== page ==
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Title: Comparative and molecular characterisation of a schizophrenia susceptibility locus
Author: Taylor, Martin S.
Awarding Body: University of Edinburgh
Current Institution: University of Edinburgh
Date of Award: 2002
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The chromosome 1 breakpoint region now represents one of the best-supported loci for susceptibility to major mental. Two novel genes are directly disrupted by the chromosome 1 breakpoint, Disrupted-In-Schizophrenia 1 and 2 (DISC1 and DISC2). The central hypothesis of this work is that genes directly disrupted by, or near to the chromosome 1 breakpoint contribute a significant susceptibility to major mental illness. This thesis set out to characterise DISC1, DISC2 and neighbouring genes through comparative sequence analysis. Specifically, the research aimed to better define the locus, the genes, their functions and regulatory sequences, to evaluate the functional consequences of the translocation and how these may relate to the t(1;11) phenotype. Human genomic sequence over the breakpoint region was assembled. The DISC1 region of the Fugu rubripes genome was cloned and 45 kb of contiguous genomic sequence generated. The orthologous region of the mouse and chicken genomes was identified and characterised. A pipeline for preliminary genomic annotation and subsequent comparative genomic analysis was developed using the cystic fibrosis locus as a model, and subsequently applied to the DISC1 locus. The method of “annotation anchored genomic sequence aligmnent” substantially increased the sensitivity in detection of biologically relevant conserved sequence motifs. Comparative genomic analysis, RT-PCR and cDNA clone identification were used to construct a transcriptional map of the Fugu genomic region and refine the human transcription map. Conservation of synteny between 0.7 Mb of the human genome and 45 kb of the Fugu genome was demonstrated, with one boundary of synteny being clearly defined. The region of conserved synteny contained the genes Egg Laying Nine-1 (EGLN1), Translin Associated factor X (TRAX) and DISC1 in both species. EGLN1 was found to be a member of a previously undescribed gene family. The mouse and human members were identified and characterised. In addition, evolutionary evidence for a novel mechanism of host-pathogen interactions was discovered. TRAX and its homologue Translin were tentatively identified as members of a nucleic acid helicase family of proteins.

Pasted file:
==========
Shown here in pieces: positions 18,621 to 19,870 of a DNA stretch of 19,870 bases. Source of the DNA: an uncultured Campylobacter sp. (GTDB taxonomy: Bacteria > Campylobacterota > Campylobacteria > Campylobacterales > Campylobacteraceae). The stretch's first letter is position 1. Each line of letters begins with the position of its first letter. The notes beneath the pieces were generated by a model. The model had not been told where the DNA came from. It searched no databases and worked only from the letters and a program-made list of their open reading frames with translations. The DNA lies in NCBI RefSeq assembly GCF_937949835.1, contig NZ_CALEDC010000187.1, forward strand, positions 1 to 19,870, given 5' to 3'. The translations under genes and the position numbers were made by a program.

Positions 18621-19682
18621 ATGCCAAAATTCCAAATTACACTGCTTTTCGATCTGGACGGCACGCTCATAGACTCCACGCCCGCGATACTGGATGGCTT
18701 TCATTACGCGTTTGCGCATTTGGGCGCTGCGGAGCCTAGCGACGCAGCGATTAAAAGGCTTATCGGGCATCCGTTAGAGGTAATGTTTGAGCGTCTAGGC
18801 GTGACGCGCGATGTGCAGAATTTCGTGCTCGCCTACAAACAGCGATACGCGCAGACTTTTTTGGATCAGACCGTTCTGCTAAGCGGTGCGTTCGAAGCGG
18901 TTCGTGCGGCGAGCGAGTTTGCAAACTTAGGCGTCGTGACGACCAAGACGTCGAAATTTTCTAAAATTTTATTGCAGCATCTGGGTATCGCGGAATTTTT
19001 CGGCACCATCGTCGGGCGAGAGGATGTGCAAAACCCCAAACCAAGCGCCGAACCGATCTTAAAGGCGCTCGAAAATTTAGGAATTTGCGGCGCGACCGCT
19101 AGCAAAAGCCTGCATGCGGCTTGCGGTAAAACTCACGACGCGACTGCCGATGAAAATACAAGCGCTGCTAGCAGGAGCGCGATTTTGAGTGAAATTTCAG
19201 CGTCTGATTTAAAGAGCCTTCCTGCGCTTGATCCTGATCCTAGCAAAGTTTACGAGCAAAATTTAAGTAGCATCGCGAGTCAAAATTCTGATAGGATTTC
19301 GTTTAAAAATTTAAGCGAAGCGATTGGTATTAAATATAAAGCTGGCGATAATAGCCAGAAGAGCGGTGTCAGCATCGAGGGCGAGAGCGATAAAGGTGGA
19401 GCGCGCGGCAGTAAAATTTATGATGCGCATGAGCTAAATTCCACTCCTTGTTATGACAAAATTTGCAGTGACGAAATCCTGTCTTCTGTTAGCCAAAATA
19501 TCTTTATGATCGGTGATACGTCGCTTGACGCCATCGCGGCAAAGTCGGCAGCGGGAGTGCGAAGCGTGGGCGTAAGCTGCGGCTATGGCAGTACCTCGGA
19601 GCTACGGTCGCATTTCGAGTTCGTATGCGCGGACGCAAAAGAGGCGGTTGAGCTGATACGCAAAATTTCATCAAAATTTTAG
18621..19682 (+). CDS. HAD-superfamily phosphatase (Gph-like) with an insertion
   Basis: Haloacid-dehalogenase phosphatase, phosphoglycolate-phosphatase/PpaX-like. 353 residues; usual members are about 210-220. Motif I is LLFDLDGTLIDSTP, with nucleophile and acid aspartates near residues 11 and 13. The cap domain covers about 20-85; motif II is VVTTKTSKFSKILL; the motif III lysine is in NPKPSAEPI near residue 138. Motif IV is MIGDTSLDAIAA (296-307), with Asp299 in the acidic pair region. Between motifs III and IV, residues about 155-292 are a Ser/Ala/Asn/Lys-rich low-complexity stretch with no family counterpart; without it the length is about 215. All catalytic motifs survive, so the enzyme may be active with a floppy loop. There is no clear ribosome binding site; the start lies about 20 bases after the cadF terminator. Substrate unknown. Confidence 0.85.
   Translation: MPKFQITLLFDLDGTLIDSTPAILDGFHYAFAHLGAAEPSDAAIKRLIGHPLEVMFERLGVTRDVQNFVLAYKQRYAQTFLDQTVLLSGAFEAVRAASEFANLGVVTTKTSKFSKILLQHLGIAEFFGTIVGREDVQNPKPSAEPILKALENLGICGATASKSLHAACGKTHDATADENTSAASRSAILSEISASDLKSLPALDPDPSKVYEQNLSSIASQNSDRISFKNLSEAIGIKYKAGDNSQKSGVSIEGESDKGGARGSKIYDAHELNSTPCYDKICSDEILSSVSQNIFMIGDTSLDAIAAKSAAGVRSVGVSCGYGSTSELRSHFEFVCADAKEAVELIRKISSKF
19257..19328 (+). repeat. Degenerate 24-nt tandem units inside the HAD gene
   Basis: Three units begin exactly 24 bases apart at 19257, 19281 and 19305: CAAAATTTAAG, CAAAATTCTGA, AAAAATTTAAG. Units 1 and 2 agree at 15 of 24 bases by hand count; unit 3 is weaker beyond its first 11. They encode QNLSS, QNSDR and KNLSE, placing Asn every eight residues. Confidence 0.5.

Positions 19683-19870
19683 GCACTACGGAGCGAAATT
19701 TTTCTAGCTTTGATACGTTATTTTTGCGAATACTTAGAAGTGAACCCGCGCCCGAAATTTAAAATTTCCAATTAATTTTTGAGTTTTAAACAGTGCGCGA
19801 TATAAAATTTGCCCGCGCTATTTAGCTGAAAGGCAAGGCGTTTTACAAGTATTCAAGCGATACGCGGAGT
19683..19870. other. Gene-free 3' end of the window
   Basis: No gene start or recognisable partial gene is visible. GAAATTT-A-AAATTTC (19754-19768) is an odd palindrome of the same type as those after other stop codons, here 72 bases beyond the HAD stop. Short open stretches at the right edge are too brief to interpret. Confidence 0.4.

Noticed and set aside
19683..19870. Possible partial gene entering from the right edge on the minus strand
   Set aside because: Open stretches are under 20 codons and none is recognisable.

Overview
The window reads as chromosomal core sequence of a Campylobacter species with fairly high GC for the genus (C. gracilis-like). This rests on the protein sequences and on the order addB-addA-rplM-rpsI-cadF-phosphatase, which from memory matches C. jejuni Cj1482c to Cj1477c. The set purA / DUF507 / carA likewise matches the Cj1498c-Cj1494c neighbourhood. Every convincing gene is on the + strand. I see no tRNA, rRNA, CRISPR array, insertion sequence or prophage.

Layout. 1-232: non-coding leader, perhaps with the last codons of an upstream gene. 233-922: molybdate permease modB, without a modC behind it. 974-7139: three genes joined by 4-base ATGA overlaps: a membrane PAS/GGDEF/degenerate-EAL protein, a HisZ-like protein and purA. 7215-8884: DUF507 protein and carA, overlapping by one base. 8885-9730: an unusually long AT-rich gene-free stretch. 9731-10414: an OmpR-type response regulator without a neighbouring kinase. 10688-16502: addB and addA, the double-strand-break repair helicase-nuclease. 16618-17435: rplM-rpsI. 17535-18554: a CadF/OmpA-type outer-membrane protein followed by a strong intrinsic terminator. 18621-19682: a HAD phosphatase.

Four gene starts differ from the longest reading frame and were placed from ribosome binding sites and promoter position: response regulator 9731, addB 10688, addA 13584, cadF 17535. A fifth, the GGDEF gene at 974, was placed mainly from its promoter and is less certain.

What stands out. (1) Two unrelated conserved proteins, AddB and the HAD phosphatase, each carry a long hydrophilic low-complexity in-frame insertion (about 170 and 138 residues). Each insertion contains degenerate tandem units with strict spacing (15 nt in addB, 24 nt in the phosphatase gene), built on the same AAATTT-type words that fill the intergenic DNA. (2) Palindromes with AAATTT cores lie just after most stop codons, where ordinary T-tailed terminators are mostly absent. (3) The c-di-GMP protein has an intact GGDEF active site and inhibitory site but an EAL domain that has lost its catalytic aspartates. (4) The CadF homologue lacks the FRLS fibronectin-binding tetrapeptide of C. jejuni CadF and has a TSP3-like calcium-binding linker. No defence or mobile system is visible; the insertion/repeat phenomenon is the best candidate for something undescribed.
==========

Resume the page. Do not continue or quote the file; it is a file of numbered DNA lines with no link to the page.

Supervisor: Not available Sponsor: Not available
Qualification Name: Thesis (Ph.D.) Qualification Level: Doctoral
EThOS ID:  DOI: Not available